Many consumers become frustrated or overwhelmed as they try to correct the damage done by identity thieves. Help yourself by approaching the problem like you would any other major project: Be proactive, organized, and document your activities.
Mistakes in Your Credit Report
A federal law - the Fair Credit Reporting Act - establishes procedures for correcting mistakes on your credit report. Both the credit bureau and the organization that provided the information to the credit bureau (the information provider, such as a bank or credit card company) are responsible for correcting inaccurate or incomplete information in your report. To preserve your rights, follow the steps below.
- Call the credit bureau. Tell them what information you believe is inaccurate.
- Follow up in writing. Send your letter by certified mail, return receipt requested, so you can document what the credit bureau received and when.
- Include copies (NOT originals) of documents that support your position. If you don't have any paperwork from the creditor, send a copy of the police report and the ID Theft Affidavit. Include the following information:
- Your complete name and address
- Each item in your report that you dispute
- The facts of your case and why you dispute the information
- Request deletion or correction of your report.
- Keep copies of your dispute letter and enclosures.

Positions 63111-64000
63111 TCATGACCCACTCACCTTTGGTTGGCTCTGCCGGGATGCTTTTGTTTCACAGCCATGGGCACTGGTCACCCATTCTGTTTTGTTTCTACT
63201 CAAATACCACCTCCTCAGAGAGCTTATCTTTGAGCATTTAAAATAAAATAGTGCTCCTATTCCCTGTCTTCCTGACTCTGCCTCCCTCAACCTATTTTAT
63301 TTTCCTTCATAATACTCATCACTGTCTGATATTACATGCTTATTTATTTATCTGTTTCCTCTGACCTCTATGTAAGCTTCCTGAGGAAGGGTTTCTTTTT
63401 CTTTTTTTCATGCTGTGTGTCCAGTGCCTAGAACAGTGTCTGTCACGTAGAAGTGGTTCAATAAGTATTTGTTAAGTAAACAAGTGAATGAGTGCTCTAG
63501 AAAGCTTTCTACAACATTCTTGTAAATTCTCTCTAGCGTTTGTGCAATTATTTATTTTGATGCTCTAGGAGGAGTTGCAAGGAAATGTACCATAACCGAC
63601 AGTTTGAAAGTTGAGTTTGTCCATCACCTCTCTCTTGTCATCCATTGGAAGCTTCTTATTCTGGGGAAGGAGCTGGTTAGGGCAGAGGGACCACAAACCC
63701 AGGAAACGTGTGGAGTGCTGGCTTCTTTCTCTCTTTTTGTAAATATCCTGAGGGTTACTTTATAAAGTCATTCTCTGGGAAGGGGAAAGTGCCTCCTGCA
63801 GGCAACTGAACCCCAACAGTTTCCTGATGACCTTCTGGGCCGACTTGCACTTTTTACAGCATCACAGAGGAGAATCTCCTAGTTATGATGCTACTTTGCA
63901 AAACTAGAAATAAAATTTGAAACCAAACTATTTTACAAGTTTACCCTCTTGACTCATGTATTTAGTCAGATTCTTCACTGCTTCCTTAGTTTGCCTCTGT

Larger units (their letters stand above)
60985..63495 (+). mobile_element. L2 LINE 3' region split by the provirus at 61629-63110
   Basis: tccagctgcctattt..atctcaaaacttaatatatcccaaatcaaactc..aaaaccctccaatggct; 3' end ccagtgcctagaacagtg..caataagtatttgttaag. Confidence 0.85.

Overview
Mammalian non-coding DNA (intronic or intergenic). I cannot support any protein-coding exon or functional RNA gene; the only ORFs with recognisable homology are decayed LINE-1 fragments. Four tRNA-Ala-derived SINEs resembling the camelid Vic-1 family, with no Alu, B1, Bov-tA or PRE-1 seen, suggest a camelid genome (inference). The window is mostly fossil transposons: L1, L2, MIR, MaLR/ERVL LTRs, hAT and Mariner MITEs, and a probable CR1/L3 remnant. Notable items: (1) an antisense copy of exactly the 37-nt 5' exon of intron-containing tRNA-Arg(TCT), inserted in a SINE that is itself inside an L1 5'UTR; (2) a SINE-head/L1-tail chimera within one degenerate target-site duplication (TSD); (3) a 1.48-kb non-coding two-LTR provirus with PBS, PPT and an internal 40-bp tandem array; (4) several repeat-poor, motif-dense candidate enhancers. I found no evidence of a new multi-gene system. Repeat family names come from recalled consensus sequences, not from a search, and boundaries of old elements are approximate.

The Credit Bureau's Responsibilities
All Investigations must be completed within 30 days (45 days if additional documents were provided). If the credit bureau considers your dispute frivolous (which may mean it believes you didn't provide enough documentation to support your claim), they must notify you within five business days. Otherwise, the credit bureau must forward all relevant documents you provide about the dispute to the information provider.
The information provider must review all relevant information provided by the credit bureau and report the results to the credit bureau. If the information provider finds the disputed information to be inaccurate, it must notify any nationwide credit bureaus to which they report so the credit bureau can correct this information in your file. Disputed information that cannot be verified must be deleted from your file.
The credit bureau must correct erroneous information and complete any open items on your report. If you ask, the credit bureau must send notices of corrections to anyone who received your report in the past six months.
If an investigation does not resolve your dispute, ask the credit bureau to include a 100-word statement of the dispute in your file and in future reports. Contact your information providers and tell them that you dispute an item. Again, include copies (NOT originals) of documents that support your position, like your police report and the ID Theft Affidavit.
For more information, see How to Dispute Credit Report Errors and Fair Credit Reporting, two consumer publications from the FTC.
In most cases, the Truth in Lending Act limits your liability for unauthorized credit card charges to $50 per card. The Fair Credit Billing Act (FCBA) establishes procedures for resolving billing errors on your credit card accounts. This includes fraudulent charges on your accounts.
To take advantage of the law's consumer protections, you must:
- Write to the creditor at the address given for "billing inquiries," not the address for sending your payments. Include your name, address, account number, and a description of the fraudulent charge, including the amount and date of the error. Send your letter so that it reaches the creditor within 60 days from when the first bill containing the fraudulent charge was mailed to you.